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International Monetary Fund. External Relations Dept.

Member country use of IMF resources decreased in 1999, to SDR 10.8 billion (about $14.7 billion) from SDR 21.5 billion ($29.3 billion) in 1998, as member country economies recovered from the severe crises that had affected many regions in 1998. While lending under all facilities decreased in 1999, several member countries received large disbursements during the year. Brazil received the largest disbursement of any member, under the Supplemental Reserve Facility, for SDR 3.6 billion ($4.9 billion) and also SDR 814.1 million ($1.1 billion) under a Stand-By Arrangement. Mexico received the largest disbursement under a Stand-By Arrangement, SDR 1.04 billion ($1.4 billion). Disbursements under the Extended Fund Facility (EFF) were dominated by drawings totaling SDR 1.0 billion ($1.4 billion) by Indonesia. Nicaragua received the largest disbursement under the Poverty Reduction and Growth Facility (PRGF), for SDR 78.3 million ($106.7 million).

International Monetary Fund. External Relations Dept.
Russia’s unexpectedly strong recovery since its 1998 crisis has left people wondering whether it is just a temporary result of higher oil prices and the postcrisis depreciation of the ruble or a sign ofdurable improvements in the much-battered economy. This question is addressed in the book Russia Rebounds, written by members of the IMF’s Russian team and due out later this year. John Odling-Smee, Director of the IMF’s European II Department, spoke with Laura Wallace about Russia’s prospects and its relationship with the IMF during the troubled 1990s. Odling-Smee, a U.K. national, joined the IMF in 1990 and took over responsibility for the IMF’s relations with former Soviet Union countries in 1992. Before that, he served in the U.K. Cabinet Office and Treasury for about 15 years.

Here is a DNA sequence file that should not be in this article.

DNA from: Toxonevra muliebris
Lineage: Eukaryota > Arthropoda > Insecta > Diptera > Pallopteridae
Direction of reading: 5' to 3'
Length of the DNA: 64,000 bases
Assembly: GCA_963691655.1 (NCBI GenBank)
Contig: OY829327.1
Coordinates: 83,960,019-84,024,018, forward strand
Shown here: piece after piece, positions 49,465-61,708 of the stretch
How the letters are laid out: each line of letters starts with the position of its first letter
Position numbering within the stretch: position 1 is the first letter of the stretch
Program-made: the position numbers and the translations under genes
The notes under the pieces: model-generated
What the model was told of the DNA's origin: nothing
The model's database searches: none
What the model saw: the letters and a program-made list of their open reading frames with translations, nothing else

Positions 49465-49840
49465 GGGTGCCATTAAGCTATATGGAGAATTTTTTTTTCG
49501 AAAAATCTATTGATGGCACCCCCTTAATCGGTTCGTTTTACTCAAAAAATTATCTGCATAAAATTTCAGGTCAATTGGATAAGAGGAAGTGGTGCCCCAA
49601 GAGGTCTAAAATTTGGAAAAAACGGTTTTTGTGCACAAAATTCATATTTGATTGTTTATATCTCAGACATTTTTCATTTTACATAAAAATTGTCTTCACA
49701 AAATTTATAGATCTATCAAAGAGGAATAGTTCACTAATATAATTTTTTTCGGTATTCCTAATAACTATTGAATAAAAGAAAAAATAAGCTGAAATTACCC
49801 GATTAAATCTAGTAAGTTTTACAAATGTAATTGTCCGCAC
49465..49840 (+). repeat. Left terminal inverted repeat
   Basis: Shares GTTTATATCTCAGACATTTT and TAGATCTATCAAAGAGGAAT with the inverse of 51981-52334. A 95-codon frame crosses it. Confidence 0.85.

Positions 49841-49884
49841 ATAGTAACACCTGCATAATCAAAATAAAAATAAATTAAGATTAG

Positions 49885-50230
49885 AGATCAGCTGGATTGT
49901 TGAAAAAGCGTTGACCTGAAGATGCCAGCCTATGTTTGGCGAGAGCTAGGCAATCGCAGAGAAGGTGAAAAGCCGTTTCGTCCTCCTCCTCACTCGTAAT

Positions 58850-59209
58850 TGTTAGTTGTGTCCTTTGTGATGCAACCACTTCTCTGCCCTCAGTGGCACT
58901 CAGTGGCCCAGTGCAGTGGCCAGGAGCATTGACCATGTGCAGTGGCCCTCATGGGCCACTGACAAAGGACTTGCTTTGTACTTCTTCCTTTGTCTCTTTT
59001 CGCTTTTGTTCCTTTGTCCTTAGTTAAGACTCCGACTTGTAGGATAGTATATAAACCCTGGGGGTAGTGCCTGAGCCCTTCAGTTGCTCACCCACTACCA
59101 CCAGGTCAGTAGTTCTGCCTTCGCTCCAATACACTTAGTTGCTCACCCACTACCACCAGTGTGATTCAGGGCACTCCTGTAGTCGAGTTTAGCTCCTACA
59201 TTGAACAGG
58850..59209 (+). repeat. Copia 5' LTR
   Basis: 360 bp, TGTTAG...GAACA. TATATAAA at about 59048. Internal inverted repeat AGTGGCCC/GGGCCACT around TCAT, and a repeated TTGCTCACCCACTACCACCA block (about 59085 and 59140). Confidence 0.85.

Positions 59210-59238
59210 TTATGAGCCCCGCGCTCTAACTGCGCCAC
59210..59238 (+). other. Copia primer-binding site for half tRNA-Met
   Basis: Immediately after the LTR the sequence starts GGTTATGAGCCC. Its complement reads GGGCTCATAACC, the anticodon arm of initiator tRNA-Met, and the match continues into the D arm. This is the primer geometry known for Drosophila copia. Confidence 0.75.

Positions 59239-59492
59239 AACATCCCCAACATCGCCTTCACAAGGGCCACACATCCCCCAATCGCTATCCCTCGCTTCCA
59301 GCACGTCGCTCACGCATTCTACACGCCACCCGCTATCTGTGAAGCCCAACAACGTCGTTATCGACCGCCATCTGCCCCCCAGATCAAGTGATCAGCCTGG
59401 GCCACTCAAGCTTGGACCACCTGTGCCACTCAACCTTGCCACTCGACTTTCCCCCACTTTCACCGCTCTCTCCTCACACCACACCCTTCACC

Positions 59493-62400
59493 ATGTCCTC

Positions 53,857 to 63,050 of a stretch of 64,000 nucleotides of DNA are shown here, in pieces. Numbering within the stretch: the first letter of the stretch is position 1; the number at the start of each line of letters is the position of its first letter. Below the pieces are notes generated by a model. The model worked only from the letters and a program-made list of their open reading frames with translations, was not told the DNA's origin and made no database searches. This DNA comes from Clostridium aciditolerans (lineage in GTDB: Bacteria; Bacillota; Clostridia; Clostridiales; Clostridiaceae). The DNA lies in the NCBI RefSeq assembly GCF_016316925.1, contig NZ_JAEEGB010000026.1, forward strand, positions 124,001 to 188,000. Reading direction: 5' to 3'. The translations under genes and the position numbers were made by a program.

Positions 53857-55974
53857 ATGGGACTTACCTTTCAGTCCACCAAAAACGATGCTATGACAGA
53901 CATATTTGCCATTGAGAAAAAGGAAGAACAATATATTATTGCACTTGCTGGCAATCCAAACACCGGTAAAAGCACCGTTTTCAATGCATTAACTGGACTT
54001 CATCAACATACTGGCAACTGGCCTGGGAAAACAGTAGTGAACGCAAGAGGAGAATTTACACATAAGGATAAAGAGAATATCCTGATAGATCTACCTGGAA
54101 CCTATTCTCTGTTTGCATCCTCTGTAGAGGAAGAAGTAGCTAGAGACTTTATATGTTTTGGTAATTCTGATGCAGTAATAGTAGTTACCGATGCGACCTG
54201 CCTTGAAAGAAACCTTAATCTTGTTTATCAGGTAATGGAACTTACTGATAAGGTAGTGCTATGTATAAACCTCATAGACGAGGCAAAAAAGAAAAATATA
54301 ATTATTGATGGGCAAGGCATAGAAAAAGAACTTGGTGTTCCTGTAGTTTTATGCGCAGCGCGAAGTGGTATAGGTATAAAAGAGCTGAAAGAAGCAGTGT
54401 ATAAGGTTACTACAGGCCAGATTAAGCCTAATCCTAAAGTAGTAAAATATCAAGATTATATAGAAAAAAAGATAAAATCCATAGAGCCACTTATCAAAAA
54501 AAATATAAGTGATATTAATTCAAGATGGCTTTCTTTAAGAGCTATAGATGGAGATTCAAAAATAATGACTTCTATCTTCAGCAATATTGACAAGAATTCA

Mr. Arvind Subramanian and Mr. Shanker Satyanath
We examine the deep determinants of long-run macroeconomic stability in a cross-country framework. We find that conflict, openness, and democratic political institutions have a strong and statistically significant causal impact on macroeconomic stability. Surprisingly the most robust relationship of the three is for democratic institutions. A one standard deviation increase in democracy can reduce nominal instability nearly fourfold. This impact is robust to alternative measures of democracy, samples, covariates, and definitions of conflict. It is particularly noteworthy that a variety of nominal pathologies discussed in the recent macroeconomic literature, such as procyclical policy, original sin, and debt intolerance, have common origins in weak democratic institutions. We also find evidence that democratic institutions both strongly influence monetary policy and have a strong, independent positive effect on stability after controlling for various policy variables.
Roberto Luis Olinto Ramos, Lisbeth Rivas, and Mr. Gonzalo C Pastor Campos
This paper reviews the Latin American experience with the implementation of 1993 SNAand the updating of the national accounts' base year. It also makes a preliminary assessment of the possible estimation biases in nominal GDP estimates stemming from the use of outdated national accounts base years, downwards biases with household final consumption estimates, and an overestimation of gross fixed capital formation in construction activities.
International Monetary Fund
The table provides information on HIPC (Heavily Indebted Poor Country) Initiative debt relief provided by each non-Paris Club official bilateral creditor to post-completion point HIPCs. It tracks the HIPC Initiative debt relief granted by these creditors so far. The table will be updated annually in the context of the "HIPC Initiative Status of Implementation Report." It will also be updated when creditors and debtors provide comprehensive information for updating the estimates of HIPC Initiative debt relief provided.
International Monetary Fund. External Relations Dept.

An anticipated decline in flows of foreign direct investment (FDI) to Asia in the wake of the 1997-98 financial crisis failed to materialize, according to a United Nations Conference on Trade and Development (UNCTAD) press release issued on January 25. Preliminary UNCTAD estimates for 1999 show, instead, that FDI flows to developing Asia in 1999 actually increased slightly by 1 percent to $91 billion in 1999 over 1998.